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Camera FV-5

When Nikon announced the update to their 300mm f4 earlier this year, the updates seemed very intriguing considering the way that they designed the lens. It features a special fresnel design that can keep the size down quite a bit, and in doing that they developed a lens that can easily fit into a camera bag while attached to your camera. That’s important for bird photographers, landscape photographers wildlife shooters, sports shooters, and those that like photographing random things and have lots of money to burn.

The 300mm f4E PR EF VR lens from Nikon has 9 aperture blades, 16 elements in 10 groups, and can focus as close as 4.6 feet. With the price tag coming in at just under $2,000, you’re still getting a pretty good deal, but that’s still quite expensive overall.

One thing’s for sure though: they sure didn’t skimp on the quality.

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Chris Gampat The Phoblographer Fujifilm 16-55mm f2.8 WR review Graham's images (16 of 19)ISO 4001-60 sec at f - 2.8

It’s extremely common for most photographers these days to simply just hold down a shutter button and hope that they get the right shot. But in the end, that just gives you loads and loads of extra images that you don’t necessarily need and you’ll end up with less keepers than you’d like. Fixing that problem means that you need to think about (in the brief window of time) the end result. And for that, you need to think about what you possibly see in a scene and how you can quickly capture it to ensure that you deliver a result that your mind’s eye saw.

Sounds really, really tough to do, right? It’s not that bad if you make the job easier for yourself by doing things like shooting in aperture priority where you have a bit of control over the image or you have an autofocus point already pre-selected for the scene. Automation of some of the settings lets you get to that end game image that you have in your head and greatly improves your chances of actually getting it.

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Photoblog04

All images by Damian Strohmeyer. Used with permission.

Damian Strohmeyer is a Boston based sports photographer that has been shooting for wires and magazines for many years. Like many of the more seasoned veterans, he started out at a small paper and spent hours slaving away in darkrooms. Sports was always in his blood as he played in high school and loved it. This love of sports eventually gave way to his first chance to shoot the Super Bowl in 1987.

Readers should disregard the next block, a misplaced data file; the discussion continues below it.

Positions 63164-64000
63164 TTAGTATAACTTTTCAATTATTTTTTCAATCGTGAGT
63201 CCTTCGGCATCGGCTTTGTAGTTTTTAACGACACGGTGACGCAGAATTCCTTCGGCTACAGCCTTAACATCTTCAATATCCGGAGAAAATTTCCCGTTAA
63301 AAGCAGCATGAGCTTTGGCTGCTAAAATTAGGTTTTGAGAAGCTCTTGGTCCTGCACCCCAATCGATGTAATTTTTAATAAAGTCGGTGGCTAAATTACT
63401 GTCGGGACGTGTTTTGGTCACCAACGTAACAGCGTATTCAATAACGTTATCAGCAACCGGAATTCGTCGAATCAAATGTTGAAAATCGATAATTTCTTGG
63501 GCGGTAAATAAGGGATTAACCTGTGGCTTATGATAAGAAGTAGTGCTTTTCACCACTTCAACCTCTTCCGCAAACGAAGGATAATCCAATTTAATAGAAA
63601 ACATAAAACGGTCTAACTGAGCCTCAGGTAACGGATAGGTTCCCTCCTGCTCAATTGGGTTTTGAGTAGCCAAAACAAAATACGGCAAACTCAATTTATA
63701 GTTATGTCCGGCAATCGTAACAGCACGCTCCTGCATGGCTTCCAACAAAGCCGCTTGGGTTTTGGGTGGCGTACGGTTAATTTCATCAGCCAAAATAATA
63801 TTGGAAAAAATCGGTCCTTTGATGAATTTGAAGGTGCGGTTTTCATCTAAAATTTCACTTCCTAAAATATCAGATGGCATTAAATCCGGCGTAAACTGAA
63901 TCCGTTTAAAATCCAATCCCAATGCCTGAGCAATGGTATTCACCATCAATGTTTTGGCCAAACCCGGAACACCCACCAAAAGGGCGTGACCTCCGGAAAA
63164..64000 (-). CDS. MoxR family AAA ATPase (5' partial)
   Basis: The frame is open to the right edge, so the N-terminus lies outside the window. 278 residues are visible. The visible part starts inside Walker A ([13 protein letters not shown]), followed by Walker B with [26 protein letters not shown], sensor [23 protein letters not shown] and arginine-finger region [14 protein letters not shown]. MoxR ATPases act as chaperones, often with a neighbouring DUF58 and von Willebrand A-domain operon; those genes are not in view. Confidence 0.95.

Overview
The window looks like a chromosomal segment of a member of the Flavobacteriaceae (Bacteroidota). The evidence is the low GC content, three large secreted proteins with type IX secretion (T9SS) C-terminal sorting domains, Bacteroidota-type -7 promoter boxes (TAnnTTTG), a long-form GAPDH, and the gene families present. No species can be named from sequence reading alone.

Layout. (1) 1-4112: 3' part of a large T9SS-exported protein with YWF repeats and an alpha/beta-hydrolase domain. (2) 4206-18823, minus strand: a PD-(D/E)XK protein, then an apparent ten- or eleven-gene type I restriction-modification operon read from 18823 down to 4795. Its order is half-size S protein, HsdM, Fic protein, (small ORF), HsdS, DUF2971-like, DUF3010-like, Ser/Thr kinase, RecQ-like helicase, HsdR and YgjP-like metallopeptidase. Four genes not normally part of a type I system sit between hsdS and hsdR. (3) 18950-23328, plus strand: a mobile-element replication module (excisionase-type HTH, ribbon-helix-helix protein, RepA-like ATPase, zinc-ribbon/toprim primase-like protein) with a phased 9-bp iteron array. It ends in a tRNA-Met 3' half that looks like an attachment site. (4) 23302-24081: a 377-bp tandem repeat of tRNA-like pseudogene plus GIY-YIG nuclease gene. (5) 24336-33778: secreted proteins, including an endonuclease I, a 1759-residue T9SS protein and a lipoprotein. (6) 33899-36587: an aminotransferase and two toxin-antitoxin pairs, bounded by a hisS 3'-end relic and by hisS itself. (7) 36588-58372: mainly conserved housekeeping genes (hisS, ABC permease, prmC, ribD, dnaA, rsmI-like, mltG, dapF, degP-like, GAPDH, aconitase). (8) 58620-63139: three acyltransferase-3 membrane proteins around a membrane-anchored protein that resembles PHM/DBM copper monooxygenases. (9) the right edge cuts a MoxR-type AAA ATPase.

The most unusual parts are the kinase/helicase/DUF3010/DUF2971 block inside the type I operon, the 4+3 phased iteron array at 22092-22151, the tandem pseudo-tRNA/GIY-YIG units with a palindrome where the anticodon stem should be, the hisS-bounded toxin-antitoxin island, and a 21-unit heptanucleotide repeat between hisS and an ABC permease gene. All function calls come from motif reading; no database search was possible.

Like any photographer that’s been doing this for years, Damian has adapted to the digital world and marketing techniques along with honing his people skills to ensure that he networks effectively to find his next gig.

We talked to Damian about shooting the Super Bowl, sports photography, and the times that he missed the shot–just in time before Super Bowl Sunday.

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julius motal the phoblographer sports illustrated

This week’s cover.

In a depressing move, Sports Illustrated laid off its last six staff photographers, reducing the photography department to the director of photography. According to an NPPA post, the move was a consequence of internal restructuring and economic constraints. So, like their forebears at the Chicago Sun-Times, they axed the last six people who knew their way around a camera.

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julius motal the phoblographer sony 70-200mm f2.8 G product image-6

I don’t always handle big lenses, but when I do, it’s the Sony 70-200mm f2.8 G SSM II (or it’s equivalent across camera systems). I’ve been a Sony shooter for a long time, but the closest I ever got to this lens was Minolta’s beercan, the 70-200mm f4. Times have changed, and with that, so has lens technology. The 70-200mm arrived in the same box as the Sony a77II, which has been a joy to use, and while this lens isn’t all that affordable, it’s a strong addition to anyone’s kit.

With a constant aperture starting at f2.8 and stopping down to f32, the lens also features a nine-blade aperture and some of the company’s other technologies.

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Chris Gampat The Phoblographer Canon 7D MK II review product images (1 of 10)ISO 4001-30 sec at f - 4.0

We’ve been waiting many years for it, and this year the Canon 7D MK II has finally come. Canon in years past has been a very conservative company when it comes to new products. Not many changes have been made to many of their previous offerings with the Canon Rebel series being the most obvious amongst these. The 7D Mk II though is a camera surely designed for current Canon customers and users.

With a modest bump in the megapixel count from 18 to 20.9MP, the 7D Mk II also delivers better high ISO results than many of its immediate competitors. And while this can be a huge selling point, there is something holding that back.

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